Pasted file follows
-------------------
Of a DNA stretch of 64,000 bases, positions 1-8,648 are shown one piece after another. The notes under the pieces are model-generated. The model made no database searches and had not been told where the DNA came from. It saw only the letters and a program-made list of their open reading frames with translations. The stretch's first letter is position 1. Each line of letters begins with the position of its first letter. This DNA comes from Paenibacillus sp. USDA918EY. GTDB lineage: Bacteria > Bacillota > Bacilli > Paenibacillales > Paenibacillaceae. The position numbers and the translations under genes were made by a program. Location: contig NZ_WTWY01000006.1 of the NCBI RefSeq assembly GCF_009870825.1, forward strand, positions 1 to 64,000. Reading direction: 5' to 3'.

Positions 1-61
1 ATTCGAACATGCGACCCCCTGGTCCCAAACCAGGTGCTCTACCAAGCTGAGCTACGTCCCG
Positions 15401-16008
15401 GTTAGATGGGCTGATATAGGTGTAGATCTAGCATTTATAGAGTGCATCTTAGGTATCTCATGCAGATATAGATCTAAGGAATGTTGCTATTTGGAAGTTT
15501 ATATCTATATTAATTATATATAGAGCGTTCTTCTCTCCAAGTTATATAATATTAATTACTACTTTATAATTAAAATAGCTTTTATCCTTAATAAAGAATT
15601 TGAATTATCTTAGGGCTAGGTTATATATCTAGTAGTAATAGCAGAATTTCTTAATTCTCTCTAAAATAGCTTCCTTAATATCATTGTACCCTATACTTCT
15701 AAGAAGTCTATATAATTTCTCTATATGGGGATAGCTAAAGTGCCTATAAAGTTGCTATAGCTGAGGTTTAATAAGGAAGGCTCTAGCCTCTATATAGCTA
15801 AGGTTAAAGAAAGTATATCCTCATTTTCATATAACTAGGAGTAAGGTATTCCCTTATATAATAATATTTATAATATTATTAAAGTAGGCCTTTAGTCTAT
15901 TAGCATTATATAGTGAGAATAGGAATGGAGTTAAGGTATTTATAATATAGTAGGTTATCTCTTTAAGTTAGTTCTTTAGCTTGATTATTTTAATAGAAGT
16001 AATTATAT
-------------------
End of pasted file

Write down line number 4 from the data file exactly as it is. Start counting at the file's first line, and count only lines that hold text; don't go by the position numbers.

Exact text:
Positions 15401-16008